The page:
Published: January 2007
WOMEN ON TOP: Redefining power and the nature of success for the 21st century.
Women on Top - Extract 3:
When I finally get through on the phone, much to my amazement, June Coldren is laughing. "Oh my god, it's ridiculous. It's been insanity. It's pretty wild. We evacuated New Orleans and moved west to Lafayette -- and now it looks like the storm is heading back up to us! They're basically evacuating everyone from Galveston right along the coast to Louisiana. All my staff who were evacuated here left yesterday to help evacuate their families. Another tidal surge and everything will get wet all over again. I'm ready to move to Canada!"
June's family and her companies, Cenergy Corp. and Cenergy Logistics, were based in New Orleans when Hurricane Katrina hit on August 29, 2005. Everyone scattered, to friends, to family. But when it was all over, June had two companies to run, companies that catered to the oil and gas companies in the Gulf of Mexico, themselves in turmoil. Three weeks after the storm hit, the website proudly announced that Cenergy was up and running.
"I love just winging it. That's just how I am. The logistics group – some of them live in Lafayette so they came here and set up. So then we all got in touch and realized Lafayette was going to be best place to be. We identified an office, set up, signed a lease and moved in. Everyone who could get here did. The hard thing was to find places to live. There were no hotel rooms, no houses to rent. One of the guys I work with had an extra house so I feel like a queen because I have a house to live in! But a lot of people didn't luck out like that. You have to keep going."
Not every business gets hit by a hurricane. But every business will suffer shocks and setback – and successes – it had in no way foreseen. You can plan, do your research, and plan again. But the one thing you have to be able to do is improvise. What makes women so good at this is that they have, as psychologist Simon Baron-Cohen wrote, "no expectation of lawfulness."  Women do not approach business expecting it to obey rules. We don't think of business as a machine which, if we could just understand the physics well enough, we could control. So many descriptions of business and management carry this assumption: that if you could just study companies deeply enough, crunch the numbers long enough, you can glean the scientific laws of business that govern business behavior. But business isn't a science; you can't design or conduct replicable experiments. No two companies are the same, no two days are the same. The variables are infinite. And so starting from the premise that there are rules is doomed to frustration. Where women start – with no expection of lawfulness – turns out to be a lot more realistic. That doesn't mean women don't believe in plans or decisions. It just means that we aren't especially thrown when events render them meaningless.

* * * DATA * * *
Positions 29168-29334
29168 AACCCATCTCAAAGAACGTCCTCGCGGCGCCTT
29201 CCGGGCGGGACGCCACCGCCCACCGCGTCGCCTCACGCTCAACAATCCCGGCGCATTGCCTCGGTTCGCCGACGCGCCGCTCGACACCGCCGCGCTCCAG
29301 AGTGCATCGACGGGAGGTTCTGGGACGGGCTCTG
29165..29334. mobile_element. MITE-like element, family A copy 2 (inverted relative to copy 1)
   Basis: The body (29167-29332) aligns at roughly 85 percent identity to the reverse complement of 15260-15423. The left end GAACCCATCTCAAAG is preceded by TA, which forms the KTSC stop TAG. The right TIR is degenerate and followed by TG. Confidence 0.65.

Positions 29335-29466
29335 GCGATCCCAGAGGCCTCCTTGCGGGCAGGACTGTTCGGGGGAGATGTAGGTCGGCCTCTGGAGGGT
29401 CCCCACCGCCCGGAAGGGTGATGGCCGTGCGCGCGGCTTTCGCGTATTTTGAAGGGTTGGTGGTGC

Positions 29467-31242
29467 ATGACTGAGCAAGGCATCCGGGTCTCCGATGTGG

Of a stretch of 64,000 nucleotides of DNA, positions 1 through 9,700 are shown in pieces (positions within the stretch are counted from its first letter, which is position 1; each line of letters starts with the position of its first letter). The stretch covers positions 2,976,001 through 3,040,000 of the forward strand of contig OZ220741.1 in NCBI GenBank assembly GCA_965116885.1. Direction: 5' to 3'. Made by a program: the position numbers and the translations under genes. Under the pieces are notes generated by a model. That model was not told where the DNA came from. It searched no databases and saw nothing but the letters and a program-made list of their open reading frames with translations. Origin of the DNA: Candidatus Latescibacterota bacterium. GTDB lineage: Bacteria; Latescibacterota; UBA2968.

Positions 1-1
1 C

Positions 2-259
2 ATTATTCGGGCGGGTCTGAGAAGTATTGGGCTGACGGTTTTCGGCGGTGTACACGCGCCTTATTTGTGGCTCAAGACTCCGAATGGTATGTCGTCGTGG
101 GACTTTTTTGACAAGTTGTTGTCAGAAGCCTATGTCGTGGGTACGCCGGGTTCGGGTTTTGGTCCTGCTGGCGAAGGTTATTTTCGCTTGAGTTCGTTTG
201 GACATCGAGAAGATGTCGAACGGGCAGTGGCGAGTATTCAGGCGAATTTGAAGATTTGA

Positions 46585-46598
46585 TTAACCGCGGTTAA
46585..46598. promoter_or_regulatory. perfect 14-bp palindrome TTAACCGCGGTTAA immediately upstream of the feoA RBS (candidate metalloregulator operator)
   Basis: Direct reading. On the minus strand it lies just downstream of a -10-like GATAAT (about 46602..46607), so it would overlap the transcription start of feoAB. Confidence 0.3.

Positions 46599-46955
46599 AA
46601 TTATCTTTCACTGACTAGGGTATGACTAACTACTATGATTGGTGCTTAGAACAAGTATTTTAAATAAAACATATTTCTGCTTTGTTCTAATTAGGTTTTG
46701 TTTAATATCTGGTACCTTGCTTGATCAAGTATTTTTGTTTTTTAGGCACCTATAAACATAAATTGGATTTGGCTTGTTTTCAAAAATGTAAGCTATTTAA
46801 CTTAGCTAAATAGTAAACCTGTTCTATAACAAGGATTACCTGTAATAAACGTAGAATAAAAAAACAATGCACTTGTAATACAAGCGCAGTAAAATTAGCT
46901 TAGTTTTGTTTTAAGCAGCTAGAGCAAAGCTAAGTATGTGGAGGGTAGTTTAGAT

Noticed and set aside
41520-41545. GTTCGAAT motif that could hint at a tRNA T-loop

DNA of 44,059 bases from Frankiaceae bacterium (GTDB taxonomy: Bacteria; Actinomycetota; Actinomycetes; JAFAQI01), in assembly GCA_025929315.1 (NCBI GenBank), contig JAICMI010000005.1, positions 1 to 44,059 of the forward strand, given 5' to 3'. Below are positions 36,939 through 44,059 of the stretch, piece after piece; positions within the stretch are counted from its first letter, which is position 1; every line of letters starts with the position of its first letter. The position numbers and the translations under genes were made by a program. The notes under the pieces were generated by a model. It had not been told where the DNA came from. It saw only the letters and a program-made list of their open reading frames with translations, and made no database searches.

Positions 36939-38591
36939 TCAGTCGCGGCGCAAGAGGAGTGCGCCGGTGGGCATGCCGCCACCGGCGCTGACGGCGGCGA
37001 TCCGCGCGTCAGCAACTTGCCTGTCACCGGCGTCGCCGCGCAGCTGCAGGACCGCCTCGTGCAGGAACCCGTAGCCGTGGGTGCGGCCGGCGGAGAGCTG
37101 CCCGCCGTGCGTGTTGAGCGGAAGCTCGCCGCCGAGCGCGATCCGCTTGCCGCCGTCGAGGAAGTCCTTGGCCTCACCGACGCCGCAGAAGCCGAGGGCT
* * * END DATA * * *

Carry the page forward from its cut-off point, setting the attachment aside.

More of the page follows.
The Essential Difference by Simon Baron-Cohen, Allen Lane, 2003.